red-knots:-a-story-of-migration-and-survival
A group of red knots (shore birds) foraging on the beach. © Pamela Cohen

A group of red knots foraging on the beach. Kiawah Island, South Carolina © Pamela Cohen

By Pamela Cohen

A group of resilient sandpipers, the red knots (Calidris canutus rufa), feed along coastal beaches. This amazing species has one of the longest migrations of any bird. Originating as far south as Tierra del Fuego, at the far southern tip of South America, they move all the way north to nest in the Arctic tundra. Some groups of red knots fly more than 9,300 miles going north each spring and again on their return south in the fall.

I live on Kiawah Island, South Carolina, which has been designated by the South Carolina DNR, as one of the critical sites on the Atlantic Flyway. During the months of March through May, the birds feed voraciously on Donax clams, at the water’s edge. It is crucial for the birds to nearly double their weight in order to survive the nonstop flight to the breeding grounds. Researchers have noted that over 17,000 of the knots, about 41% of the entire species’ population, feed here. But that number has been in decline, even here. The subspecies rufa (which congregate here) is listed as “threatened” in the U.S. and it has become apparent there is a dire need for conservation.

As a professional wildlife and nature photographer, biologist, and volunteer island shorebird steward, I decided to do my part to protect this species. I spent 13 days in the field, making nearly 5,000 images and some video.

As a steward, I helped keep people and their pets from flushing the birds while they were feeding or resting. With a 500mm lens, I was able to photograph the birds without unduly disturbing them. (See NANPA’s Statement of Ethical Field Practices.)

With that long telephoto lens, I was often able to document leg tags and satellite geolocators on individual birds, which will be beneficial to scientists. But the pinnacle of all this work was to utilize the photographs in a different and equally important way. I wanted to get a message out to all who were interested in the circle of life of these amazing avians. So, I created a YouTube video which, I feel, is my contribution to educating the public and helping them care about conservation, particularly of these remarkable birds and the ecosystems on which they depend.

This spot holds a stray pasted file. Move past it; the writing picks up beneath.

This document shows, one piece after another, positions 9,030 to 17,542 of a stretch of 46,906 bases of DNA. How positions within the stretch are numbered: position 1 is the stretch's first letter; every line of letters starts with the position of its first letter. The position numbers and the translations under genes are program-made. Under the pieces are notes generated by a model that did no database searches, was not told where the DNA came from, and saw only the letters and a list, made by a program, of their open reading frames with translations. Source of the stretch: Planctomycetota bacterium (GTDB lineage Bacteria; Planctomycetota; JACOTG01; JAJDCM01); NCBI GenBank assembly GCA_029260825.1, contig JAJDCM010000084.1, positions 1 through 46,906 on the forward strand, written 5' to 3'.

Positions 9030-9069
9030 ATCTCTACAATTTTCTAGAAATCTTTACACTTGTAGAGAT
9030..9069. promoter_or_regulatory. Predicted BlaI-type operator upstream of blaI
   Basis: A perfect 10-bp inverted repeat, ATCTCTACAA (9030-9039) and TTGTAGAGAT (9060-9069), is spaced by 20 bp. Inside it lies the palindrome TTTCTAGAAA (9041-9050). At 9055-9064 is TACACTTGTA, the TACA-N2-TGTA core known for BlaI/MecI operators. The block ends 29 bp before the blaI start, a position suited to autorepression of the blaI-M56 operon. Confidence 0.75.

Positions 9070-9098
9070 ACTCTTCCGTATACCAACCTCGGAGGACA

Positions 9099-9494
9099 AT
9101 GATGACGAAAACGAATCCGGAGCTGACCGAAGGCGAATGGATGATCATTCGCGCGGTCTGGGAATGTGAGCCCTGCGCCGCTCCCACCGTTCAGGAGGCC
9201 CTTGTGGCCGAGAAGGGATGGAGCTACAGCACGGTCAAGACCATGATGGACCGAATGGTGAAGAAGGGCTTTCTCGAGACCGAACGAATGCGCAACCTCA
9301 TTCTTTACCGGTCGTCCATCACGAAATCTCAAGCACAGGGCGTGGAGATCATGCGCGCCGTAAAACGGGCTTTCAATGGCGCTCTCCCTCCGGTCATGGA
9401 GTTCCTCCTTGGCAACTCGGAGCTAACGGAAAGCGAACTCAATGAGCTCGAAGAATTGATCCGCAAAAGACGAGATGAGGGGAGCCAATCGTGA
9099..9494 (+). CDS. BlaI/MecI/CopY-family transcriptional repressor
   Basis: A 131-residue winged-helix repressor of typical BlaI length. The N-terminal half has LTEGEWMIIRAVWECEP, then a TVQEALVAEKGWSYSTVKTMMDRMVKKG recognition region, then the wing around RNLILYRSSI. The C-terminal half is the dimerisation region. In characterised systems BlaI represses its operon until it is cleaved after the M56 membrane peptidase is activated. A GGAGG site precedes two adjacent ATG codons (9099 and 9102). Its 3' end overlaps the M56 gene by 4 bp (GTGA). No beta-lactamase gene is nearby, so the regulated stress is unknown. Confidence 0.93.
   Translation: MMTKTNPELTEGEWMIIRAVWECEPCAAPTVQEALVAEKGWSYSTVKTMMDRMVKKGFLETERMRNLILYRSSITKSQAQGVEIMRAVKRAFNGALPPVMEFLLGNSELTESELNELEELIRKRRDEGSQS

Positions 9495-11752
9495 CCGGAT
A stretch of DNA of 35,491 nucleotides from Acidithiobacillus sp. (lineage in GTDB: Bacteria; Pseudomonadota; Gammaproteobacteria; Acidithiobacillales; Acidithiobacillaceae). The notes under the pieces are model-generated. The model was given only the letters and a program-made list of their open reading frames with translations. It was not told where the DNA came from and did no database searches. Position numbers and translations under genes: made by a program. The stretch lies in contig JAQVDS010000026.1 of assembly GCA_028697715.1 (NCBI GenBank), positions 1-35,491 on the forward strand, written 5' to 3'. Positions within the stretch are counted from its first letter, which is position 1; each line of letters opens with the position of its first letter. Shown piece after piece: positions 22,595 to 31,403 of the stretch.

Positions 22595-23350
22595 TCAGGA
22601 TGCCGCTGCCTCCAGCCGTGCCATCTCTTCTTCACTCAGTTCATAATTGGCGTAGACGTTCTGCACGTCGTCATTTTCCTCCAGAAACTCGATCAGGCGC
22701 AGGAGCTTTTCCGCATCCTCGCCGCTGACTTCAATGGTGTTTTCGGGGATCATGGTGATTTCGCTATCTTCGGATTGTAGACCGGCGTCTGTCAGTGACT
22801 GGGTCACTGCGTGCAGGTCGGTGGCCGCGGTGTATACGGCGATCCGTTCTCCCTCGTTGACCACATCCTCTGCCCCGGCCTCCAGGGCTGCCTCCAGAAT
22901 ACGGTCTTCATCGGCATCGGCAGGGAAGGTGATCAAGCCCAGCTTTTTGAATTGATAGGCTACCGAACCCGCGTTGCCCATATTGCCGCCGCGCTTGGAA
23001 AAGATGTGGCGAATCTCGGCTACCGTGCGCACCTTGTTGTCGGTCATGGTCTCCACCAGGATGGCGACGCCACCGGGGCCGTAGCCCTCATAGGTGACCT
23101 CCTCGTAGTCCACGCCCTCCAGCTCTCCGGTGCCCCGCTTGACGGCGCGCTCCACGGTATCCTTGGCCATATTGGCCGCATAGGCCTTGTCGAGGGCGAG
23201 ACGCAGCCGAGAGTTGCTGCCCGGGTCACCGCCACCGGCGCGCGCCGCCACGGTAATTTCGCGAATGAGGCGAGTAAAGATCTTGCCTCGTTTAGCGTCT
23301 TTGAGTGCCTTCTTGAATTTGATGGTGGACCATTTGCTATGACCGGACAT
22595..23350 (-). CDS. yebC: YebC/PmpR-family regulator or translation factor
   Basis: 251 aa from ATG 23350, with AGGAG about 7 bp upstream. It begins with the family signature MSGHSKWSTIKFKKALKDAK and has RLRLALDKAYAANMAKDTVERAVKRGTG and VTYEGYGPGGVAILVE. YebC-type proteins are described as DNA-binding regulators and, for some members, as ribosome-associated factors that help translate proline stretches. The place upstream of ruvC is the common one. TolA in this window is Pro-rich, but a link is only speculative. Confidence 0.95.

Red knots’ diet consists primarily of shellfish like Donax clams. © Pamela Cohen

Pictures can be powerful, but we can also go beyond just making pretty pictures. As photographers, we need to use our imagery to make important statements about and to the benefit of wildlife and conservation.

Pamela Cohen is a professional landscape/wildlife photographer and owner of Prima Photography. As a biologist and photographer, she incorporates her knowledge of nature and photography skills to create stunning images. Cohen studied in the field under the guidance of National Geographic photographers, including Frans Lanting and Galen Rowell and her work has earned numerous awards.

Today, she is a lecturer, teacher, workshop leader, writer, and book illustrator. She’s served on the board of the Kiawah Island Natural Habitat Conservancy, which promotes preservation of the environment, is affiliated with Nikon Professional Services, and is a member of the North American Nature Photography Association, Carolinas’ Nature Photography Association, Audubon, Charleston Artist Guild, and the Kiawah Island Photo Club.

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